Ranjani: Thank you. That’s indeed a great compliment.  Before getting into the technical aspects of it, I would want to say that we understand each other’s strengths quite well and contrast them.  Maybe that is the reason why the conversational aspect comes into picture.

Gayatri: Exactly. For example, my voice is more into the higher notes and my sister (Ranjani) has excellent bass voice which can touch the lowest notes as well. We embrace our differences and bring out a common factor between us both to make that musical conversation possible.  Moreover, it is also about understanding each other’s personalities, individual likes and dislikes which makes up a performing artist duo.

What is the biggest striking factor of Carnatic singing duo according to you?

Gayatri: One must leverage the aspect of duality when two people are performing together as an entity. There is absolutely no point in singing together in the same notes. The manodharma, raagas and swaras should become doubly brilliant because of the power of two.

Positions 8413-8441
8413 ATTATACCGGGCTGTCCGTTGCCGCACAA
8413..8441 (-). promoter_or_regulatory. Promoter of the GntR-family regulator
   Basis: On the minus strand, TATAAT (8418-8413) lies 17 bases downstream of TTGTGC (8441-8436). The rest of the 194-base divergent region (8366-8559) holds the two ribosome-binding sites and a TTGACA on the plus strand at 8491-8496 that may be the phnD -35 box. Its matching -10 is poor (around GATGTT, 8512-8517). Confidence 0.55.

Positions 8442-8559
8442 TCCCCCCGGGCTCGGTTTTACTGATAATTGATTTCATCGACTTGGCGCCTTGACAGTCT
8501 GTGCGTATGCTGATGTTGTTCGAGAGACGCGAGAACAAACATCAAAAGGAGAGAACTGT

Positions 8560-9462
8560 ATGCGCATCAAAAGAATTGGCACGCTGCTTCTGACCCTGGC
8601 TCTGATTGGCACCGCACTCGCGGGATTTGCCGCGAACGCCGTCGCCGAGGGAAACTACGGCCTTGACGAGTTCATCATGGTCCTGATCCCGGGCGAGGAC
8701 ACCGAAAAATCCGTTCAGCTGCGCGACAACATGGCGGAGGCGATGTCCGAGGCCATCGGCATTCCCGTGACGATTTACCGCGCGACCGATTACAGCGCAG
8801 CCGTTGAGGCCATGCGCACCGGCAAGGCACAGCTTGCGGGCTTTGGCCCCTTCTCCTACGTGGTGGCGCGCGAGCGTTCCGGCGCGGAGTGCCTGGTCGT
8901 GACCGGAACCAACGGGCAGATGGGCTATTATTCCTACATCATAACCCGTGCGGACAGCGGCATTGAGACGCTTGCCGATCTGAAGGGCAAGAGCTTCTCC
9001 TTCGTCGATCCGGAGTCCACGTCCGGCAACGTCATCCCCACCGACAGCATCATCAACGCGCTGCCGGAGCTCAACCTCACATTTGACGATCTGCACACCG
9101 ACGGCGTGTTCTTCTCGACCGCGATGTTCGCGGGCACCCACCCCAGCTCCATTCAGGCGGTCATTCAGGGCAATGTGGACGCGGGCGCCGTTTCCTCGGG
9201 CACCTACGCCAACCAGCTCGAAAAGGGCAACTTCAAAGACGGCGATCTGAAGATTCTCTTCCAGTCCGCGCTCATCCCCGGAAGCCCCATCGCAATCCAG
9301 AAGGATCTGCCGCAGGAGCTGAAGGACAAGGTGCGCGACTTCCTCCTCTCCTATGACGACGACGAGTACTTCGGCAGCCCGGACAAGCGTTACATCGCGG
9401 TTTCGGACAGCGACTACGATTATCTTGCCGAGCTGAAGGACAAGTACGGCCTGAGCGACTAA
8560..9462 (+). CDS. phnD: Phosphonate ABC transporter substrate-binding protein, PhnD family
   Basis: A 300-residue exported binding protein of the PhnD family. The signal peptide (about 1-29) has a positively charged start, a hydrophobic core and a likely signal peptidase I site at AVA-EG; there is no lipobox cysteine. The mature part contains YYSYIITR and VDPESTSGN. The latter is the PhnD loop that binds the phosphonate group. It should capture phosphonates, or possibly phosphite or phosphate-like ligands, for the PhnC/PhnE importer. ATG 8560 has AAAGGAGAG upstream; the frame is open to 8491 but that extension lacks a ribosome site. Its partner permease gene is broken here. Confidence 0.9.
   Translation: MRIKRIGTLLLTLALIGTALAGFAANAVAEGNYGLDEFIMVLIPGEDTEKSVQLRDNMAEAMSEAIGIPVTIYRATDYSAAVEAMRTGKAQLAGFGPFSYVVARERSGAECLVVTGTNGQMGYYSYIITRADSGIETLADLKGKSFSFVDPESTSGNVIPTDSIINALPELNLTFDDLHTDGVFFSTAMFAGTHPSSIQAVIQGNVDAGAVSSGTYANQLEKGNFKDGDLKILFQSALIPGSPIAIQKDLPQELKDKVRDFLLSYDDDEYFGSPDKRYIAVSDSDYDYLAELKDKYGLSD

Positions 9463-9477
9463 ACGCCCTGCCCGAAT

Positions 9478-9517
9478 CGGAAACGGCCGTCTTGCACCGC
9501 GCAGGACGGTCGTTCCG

Ranjani: The balance should come out naturally and it reflects in our music and it must evolve much.

Are there any raagas/raags which you yearned to perform but still on pipeline?

Gayatri: Well, whenever a raaga captivates us, we go and perform it straightaway! There is no waiting or over-analyzing with us when it comes to performing.  I’d say raagas are as good as the people who handle them. We cannot judge one raga as superior to another.

Ranjani: We have never got into that waiting stage where a raaga is still in pipleline because once a raaga catches our attention, we make it a point to work on it and perform in the upcoming concert of ours! In that sense we get much more spontaneous in choosing our raagalapanas as well.  And we do not segregate into popular versus rare ragas as well. For us,  every raaga is beautiful and unique by itself! We don’t prefer to shy away from performing a raaga.